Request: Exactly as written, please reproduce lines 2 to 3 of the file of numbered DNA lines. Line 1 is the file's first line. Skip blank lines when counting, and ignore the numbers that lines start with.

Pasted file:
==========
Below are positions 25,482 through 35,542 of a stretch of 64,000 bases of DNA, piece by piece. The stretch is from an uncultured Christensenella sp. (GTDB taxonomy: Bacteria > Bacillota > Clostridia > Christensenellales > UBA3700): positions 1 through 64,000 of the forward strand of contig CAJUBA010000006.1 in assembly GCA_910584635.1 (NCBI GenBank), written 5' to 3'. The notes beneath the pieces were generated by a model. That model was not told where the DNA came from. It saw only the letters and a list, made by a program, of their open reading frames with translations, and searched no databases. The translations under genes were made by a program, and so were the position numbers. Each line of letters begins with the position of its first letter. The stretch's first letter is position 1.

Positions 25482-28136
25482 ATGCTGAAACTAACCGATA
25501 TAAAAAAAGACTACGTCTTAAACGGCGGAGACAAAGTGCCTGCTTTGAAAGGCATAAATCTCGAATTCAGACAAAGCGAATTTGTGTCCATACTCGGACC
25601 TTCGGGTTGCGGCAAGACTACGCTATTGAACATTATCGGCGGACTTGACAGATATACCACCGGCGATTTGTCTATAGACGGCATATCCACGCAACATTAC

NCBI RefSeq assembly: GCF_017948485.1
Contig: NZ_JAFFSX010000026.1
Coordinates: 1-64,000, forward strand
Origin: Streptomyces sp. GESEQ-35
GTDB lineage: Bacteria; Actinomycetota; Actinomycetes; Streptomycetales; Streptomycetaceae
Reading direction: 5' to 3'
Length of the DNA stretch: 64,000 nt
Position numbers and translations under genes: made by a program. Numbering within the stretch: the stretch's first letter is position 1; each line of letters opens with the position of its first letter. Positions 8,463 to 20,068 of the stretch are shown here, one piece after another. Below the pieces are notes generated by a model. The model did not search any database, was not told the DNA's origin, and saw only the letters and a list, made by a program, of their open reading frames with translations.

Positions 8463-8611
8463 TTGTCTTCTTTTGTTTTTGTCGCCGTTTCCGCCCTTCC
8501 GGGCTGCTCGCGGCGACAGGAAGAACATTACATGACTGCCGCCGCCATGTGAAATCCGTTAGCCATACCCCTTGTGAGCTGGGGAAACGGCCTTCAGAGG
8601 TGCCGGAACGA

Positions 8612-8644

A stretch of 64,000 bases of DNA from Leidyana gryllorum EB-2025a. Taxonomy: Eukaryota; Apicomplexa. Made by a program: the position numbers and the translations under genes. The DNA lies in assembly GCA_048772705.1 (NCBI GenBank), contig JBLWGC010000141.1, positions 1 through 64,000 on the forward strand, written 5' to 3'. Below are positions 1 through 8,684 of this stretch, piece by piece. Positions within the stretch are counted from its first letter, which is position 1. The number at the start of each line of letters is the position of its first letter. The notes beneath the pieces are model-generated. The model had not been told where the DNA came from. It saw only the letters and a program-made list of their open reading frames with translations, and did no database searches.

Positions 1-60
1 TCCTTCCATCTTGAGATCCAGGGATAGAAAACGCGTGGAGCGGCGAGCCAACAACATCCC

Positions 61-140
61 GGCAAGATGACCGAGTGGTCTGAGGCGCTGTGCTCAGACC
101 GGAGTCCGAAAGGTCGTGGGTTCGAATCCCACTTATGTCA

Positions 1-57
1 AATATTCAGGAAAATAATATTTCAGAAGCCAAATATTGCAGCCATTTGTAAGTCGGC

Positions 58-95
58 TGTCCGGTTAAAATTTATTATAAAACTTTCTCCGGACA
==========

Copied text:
Positions 25482-28136
25482 ATGCTGAAACTAACCGATA